All Feline Hospital

2300 S. 48th St. Ste. 3
Lincoln, NE 68506


Chin Acne

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Ever noticed what looks like little black specks or possible sores all over your cat's chin?  There is a pretty good chance that both are caused by chin acne.



Chin acne is a common condition in cats caused by an excess buildup of oil under their chin area.  Cats have oil glands all over their body, but in some areas they can be more concentrated such as under the chin and on the base of the tail. The buildup of oils on the tail is called stud tail.


When your cat has an increase in oil production in the skin, it can result in a blackish debris type buildup in those areas, or impacted or infected oil glands, similar to acne on people.


  • Diet.  Certain diets can increase oil production in your cat.  The reason for this is to give your cat glossy looking fur, but if your cat has problems with acne, these diets can exacerbate the acne.
  • Metabolic processes.  Anything that causes your cat to have increased oil gland production, including a few disease processes or normal metabolic changes, can also contribute to acne.
  • Plastic bowls.  These have also been implicated in contributing to acne.  While plastic bowls will not cause the oil build up, they can increase the likelihood that bacteria sitting in scratches and imperfections in the plastic will rub into your cat's chin, leading to infected oil glands and pustules.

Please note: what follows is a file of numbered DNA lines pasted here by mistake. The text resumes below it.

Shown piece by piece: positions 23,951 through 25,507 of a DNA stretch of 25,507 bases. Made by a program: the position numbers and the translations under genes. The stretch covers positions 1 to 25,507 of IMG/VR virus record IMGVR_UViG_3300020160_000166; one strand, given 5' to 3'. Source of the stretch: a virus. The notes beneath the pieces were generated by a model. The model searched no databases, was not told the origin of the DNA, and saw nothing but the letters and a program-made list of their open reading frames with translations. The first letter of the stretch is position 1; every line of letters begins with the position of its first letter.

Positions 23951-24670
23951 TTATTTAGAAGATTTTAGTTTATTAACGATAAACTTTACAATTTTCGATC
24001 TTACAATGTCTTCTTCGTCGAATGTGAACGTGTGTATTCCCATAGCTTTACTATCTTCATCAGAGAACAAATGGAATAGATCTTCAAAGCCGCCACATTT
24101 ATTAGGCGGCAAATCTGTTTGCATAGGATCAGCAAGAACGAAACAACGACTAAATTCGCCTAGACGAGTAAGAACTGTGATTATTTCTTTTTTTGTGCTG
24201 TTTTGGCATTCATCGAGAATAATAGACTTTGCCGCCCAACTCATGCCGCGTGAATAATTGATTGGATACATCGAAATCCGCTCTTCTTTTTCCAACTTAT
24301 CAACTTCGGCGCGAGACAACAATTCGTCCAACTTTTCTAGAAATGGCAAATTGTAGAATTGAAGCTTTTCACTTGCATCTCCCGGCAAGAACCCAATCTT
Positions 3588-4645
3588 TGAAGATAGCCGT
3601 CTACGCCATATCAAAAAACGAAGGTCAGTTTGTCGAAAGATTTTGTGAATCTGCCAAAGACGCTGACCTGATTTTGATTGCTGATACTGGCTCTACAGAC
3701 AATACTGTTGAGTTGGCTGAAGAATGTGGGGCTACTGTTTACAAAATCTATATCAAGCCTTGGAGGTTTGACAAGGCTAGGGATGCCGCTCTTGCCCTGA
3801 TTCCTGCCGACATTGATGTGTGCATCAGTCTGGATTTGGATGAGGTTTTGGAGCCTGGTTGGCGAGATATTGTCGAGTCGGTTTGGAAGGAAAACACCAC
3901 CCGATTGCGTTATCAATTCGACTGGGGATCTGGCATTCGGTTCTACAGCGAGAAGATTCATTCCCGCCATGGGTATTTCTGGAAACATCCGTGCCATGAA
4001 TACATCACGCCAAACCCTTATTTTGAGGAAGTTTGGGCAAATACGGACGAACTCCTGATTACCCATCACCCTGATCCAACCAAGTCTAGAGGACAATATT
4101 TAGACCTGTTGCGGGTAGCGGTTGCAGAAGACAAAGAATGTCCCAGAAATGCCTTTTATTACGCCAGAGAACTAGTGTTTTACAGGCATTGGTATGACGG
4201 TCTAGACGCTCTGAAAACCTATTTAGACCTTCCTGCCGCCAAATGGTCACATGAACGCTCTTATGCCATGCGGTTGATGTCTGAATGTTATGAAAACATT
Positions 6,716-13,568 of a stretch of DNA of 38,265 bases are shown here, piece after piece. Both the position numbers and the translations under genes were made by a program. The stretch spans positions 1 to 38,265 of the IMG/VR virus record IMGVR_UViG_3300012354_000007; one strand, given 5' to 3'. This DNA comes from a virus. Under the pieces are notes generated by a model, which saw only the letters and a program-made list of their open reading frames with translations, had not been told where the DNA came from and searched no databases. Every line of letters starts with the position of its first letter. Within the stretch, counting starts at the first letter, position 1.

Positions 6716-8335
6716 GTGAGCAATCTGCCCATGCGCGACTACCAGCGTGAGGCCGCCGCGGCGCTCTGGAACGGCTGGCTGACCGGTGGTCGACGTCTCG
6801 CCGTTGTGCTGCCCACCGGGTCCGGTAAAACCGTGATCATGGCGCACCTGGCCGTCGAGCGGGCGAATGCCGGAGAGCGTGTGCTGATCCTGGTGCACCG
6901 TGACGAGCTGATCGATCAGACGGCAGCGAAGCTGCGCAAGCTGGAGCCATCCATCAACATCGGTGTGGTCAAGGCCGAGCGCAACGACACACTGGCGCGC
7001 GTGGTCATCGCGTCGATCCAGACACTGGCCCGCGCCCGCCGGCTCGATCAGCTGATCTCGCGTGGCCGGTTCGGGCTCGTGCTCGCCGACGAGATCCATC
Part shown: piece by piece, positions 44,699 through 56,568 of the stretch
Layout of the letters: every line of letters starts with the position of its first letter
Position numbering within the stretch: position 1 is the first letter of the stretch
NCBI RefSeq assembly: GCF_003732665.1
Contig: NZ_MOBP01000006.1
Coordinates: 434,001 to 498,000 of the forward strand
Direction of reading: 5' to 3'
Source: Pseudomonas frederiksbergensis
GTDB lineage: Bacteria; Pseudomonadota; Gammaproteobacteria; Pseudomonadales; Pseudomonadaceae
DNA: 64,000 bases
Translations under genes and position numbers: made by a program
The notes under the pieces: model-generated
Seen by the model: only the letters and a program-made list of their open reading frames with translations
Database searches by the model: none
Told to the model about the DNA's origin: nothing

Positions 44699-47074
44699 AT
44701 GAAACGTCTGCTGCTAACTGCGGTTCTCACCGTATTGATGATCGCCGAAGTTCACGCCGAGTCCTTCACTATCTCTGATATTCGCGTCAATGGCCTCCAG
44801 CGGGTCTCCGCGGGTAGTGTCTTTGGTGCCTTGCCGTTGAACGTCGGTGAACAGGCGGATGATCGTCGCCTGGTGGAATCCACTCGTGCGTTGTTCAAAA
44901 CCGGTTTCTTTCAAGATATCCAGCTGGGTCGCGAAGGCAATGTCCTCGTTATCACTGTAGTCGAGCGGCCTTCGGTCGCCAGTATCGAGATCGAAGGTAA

• Stainless steel, glass, and ceramic bowls have not been shown to cause this.


There are several treatments for chin acne that help to minimize it and may also prevent it from reoccurring.

  • Brushing under the chin.  Probably the easiest way to combat chin acne.  You can take an old toothbrush and bush under your cat's chin daily.  This helps to break up the oil and keep the oil glands from becoming impacted.  In addition, most cats enjoy this.
  • Cleaning under the chin.  If your cat will tolerate it, you can clean the area under your cat's chin with warm soapy water, or with a cat wipe with astringent properties that is safe to use on cats.  Do not use hydrogen peroxide.   Depending on how advanced your cat's chin acne is coupled with how well they tolerate having their chin cleaned may determine how often you want to do this.
  • Acne wipes.  You can also use salicylic acid, which is the main ingredient in Stridex to wipe under your cat's chin as needed to minimize oil buildup.  Just be sure not to use benzoyl peroxide as that is a little too harsh to use on cat skin.  Also, be prepared, most cats do not care for the smell of salicylic acid, and so may not be cooperative.
  • Antibiotics.  If your cat has one or more infected oil glands, we may also recommend antibiotics, either topical or systemic, depending on the degree of infection.
  • Prescription medications.  For cats that have very severe acne, we do have prescription ointments and cleaner that you can use to help clear up the acne when other treatments have not worked.


If you have any questions regarding any of the above, please feel free to contact us at All Feline Hospital at


This handout was written by Dr. Shelley Knudsen, DVM


Printable Chin Acne